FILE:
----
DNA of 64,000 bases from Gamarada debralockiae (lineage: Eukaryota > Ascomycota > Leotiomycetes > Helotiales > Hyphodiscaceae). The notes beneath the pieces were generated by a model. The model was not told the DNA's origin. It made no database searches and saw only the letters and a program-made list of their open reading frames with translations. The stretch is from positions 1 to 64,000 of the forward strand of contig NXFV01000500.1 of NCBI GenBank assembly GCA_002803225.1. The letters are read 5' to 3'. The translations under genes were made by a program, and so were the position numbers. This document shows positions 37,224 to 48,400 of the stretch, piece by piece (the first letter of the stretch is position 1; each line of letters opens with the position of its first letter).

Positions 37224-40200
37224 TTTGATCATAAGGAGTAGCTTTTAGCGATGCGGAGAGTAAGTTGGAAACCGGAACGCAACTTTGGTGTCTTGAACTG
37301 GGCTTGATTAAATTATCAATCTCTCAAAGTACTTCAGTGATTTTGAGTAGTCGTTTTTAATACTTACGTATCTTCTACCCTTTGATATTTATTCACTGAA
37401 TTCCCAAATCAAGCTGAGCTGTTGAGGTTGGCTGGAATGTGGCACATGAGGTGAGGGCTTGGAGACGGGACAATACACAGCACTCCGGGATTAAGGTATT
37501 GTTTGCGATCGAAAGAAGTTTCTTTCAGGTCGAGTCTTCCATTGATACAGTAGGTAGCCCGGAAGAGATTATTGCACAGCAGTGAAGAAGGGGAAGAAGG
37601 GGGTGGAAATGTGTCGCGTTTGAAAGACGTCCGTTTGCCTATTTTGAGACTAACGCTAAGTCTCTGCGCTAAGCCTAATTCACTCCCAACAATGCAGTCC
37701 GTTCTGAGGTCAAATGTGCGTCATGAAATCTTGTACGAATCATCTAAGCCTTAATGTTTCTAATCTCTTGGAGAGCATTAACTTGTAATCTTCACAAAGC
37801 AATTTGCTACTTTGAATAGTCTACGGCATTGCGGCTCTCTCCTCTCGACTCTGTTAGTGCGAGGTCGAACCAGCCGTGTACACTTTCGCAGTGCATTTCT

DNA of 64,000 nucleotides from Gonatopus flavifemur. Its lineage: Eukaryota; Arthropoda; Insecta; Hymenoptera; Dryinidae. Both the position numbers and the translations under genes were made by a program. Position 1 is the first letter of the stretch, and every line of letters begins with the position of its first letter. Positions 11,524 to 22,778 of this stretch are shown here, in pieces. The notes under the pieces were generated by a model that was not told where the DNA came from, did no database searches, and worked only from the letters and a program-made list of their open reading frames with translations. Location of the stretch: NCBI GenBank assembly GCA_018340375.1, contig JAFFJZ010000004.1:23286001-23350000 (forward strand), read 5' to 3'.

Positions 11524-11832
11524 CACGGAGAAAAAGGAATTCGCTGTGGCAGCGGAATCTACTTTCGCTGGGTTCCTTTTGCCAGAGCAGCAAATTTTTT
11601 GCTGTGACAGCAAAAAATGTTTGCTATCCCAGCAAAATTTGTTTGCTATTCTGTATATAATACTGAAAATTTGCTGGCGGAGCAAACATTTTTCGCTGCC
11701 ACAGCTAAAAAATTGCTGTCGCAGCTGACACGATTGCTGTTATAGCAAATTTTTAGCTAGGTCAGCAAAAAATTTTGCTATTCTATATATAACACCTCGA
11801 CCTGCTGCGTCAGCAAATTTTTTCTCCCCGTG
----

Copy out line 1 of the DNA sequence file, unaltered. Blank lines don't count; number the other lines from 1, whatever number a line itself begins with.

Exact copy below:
DNA of 64,000 bases from Gamarada debralockiae (lineage: Eukaryota > Ascomycota > Leotiomycetes > Helotiales > Hyphodiscaceae). The notes beneath the pieces were generated by a model. The model was not told the DNA's origin. It made no database searches and saw only the letters and a program-made list of their open reading frames with translations. The stretch is from positions 1 to 64,000 of the forward strand of contig NXFV01000500.1 of NCBI GenBank assembly GCA_002803225.1. The letters are read 5' to 3'. The translations under genes were made by a program, and so were the position numbers. This document shows positions 37,224 to 48,400 of the stretch, piece by piece (the first letter of the stretch is position 1; each line of letters opens with the position of its first letter).